Reflecting back, lifeguard-turned-Councilman Harris noted he’s come a long way — with a ways to go — until he relinquishes his seat in December to Councilwoman-elect Lorie Zapf.
“I am driven by the opportunity to improve our quality of life and preserve our San Diegan lifestyle,” said Harris, noting he’s hobnobbed with neighbors about public safety, infrastructure and the environment.
“We’ve discussed density, homeless issues, the need for increased pedestrian safeguards, road improvement for cyclists, the need for additional police officers, the enforcement of existing laws and more,” Harris said. “We’ve also talked about how to make San Diego more sustainable so future generations can enjoy the District 2 neighborhoods we call home.”
As a councilman, Harris said he’s learned the importance of community engagement and participation.
“During this time, I have convened three Town Hall meetings to discuss density, traffic calming and homelessness,” he said. “I am a strong proponent of community engagement because my decisions are best informed by knowing what my community needs.”
Harris said some of the highlights from his council term’s first 100 days are:
• encouraging constituents to remain actively engaged in providing input throughout the community planning process;
• approving and helping implement the rollout of the long-awaited oversize-vehicle ordinance to eliminate overnight parking of motor homes and trailers on residential streets;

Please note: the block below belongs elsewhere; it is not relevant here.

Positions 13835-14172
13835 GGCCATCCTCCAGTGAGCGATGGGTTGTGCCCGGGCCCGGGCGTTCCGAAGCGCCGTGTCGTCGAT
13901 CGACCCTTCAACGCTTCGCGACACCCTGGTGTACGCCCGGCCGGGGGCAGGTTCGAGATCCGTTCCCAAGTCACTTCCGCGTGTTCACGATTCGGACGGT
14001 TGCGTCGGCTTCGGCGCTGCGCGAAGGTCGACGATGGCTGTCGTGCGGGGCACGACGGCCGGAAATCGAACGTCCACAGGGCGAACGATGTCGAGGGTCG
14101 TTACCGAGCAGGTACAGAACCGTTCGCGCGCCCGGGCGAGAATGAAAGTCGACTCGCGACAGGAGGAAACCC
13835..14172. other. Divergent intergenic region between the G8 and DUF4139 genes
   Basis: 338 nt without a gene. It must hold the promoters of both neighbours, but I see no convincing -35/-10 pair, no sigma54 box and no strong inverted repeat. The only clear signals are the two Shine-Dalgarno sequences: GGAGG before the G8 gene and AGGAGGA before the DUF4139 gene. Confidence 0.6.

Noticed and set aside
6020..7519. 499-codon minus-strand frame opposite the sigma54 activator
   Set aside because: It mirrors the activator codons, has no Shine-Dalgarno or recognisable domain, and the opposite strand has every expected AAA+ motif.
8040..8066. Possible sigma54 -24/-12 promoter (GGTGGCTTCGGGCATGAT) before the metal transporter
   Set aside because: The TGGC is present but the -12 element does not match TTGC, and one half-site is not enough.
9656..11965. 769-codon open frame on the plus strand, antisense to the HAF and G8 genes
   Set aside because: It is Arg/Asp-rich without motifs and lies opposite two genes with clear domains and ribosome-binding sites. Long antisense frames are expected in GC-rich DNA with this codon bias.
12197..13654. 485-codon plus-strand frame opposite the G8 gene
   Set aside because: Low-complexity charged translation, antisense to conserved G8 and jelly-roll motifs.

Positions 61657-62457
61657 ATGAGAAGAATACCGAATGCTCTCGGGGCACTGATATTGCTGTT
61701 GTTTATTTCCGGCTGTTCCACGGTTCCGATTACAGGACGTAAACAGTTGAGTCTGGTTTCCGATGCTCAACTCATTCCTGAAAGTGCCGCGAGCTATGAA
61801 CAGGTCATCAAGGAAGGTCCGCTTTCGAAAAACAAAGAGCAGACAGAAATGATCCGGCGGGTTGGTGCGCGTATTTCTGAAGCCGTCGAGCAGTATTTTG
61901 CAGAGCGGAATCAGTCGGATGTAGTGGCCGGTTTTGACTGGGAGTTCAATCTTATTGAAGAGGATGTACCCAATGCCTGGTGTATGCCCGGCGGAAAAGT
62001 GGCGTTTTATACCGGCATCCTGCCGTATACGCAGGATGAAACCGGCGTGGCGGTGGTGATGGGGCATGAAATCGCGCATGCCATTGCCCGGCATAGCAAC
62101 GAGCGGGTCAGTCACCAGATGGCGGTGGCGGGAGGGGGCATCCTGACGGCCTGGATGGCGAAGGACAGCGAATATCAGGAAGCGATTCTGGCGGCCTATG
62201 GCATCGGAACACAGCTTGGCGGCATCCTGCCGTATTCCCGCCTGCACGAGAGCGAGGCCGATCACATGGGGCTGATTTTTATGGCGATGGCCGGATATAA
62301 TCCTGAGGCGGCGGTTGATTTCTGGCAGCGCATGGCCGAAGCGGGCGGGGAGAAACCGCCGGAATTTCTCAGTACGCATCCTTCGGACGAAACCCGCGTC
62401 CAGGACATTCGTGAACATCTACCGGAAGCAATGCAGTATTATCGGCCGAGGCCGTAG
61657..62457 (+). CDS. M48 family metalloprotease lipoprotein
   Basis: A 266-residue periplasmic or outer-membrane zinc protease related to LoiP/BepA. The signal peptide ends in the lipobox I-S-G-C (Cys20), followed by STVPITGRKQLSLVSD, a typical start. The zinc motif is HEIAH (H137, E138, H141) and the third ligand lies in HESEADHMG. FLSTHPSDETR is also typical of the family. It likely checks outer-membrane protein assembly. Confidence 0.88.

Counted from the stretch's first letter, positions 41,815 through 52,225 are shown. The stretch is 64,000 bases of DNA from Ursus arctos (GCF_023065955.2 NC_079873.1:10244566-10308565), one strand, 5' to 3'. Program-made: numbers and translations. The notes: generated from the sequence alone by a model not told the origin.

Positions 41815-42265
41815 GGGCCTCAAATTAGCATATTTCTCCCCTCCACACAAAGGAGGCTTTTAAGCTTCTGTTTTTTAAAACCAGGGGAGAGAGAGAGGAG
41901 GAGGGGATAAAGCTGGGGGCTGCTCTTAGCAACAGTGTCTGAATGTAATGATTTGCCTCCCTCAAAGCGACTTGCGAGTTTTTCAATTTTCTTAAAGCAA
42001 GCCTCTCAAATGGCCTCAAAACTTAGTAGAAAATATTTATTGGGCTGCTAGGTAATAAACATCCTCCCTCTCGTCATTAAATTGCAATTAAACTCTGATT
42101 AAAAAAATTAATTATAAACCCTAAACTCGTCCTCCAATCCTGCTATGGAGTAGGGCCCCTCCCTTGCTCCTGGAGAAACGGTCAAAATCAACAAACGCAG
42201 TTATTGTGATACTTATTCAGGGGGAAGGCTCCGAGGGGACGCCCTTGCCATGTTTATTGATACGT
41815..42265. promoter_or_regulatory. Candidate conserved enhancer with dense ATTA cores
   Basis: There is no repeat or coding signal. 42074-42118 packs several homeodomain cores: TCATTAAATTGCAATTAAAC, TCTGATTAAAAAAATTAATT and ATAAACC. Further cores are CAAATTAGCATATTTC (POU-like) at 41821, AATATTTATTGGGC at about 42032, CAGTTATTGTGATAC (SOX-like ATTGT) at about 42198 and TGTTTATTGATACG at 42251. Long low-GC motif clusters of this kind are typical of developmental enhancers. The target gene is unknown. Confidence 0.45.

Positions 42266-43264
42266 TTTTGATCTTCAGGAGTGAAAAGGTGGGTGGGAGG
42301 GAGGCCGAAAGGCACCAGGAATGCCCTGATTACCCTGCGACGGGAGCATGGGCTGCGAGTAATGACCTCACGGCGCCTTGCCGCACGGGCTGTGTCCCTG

• initiating public accountability of city efforts to prosecute illegal marijuana dispensaries, as well as enforcing existing violations, particularly in Pacific Beach;
• restoring library hours;
• securing funding for an urban forester in this year’s budget to coordinate and implement the pending citywide Urban Forestry Plan being developed, as well as coordinating citywide tree maintenance;
• beefing up the police department, including increasing police academy class sizes, adding 17 police civilian positions, providing $3 million for the police retention program and allocating $1 million for police cameras;
• infrastructure improvements in Pacific Beach/Mission Beach, including: $2.2 million repair/restoration of damaged and eroded historic boardwalk seawall/walkway, San Fernando Place to Ventura Street (Belmont Park) scheduled for completion in 2015; $4.6 million replacement/upgrade of observation/rescue tower at South Mission Beach lifeguard station; $500,000 rebuild of the public restroom/shower facility at the foot of Law Street; and installation of a colorful mural on the crosswalk at PB Middle School in partnership with Beautiful Pacific Beach and the Pacific Beach eco-district.
Looking ahead to the next four months, Harris said he’s “committed to this continued engagement to ensure the needs of District 2 residents are met and to ensure the city’s spending of taxpayer dollars is fiscally responsible.”
The councilman said he has two more Town Hall meetingss planned in Linda Vista and Point Loma before the end of his term.
Harris talked about other items coming up.
“As part of the city’s effort to be a national leader in sustainability and protect our quality of life for future generations, the city is in the process of adopting a climate action plan that will reduce our carbon footprint, build a clean energy economy and prepare our city for the impacts of global warming,” he said.
Noting San Diego is one of two cities vying to host the 35th America’s Cup in summer 2017, Harris said the city is “actively advocating with the San Diego Unified Port, the mayor’s office and the Economic Development Corporation to ensure San Diego wins the bid.
“I look forward to the next 147 days and appreciate the opportunity to represent the residents of District 2,” concluded Harris.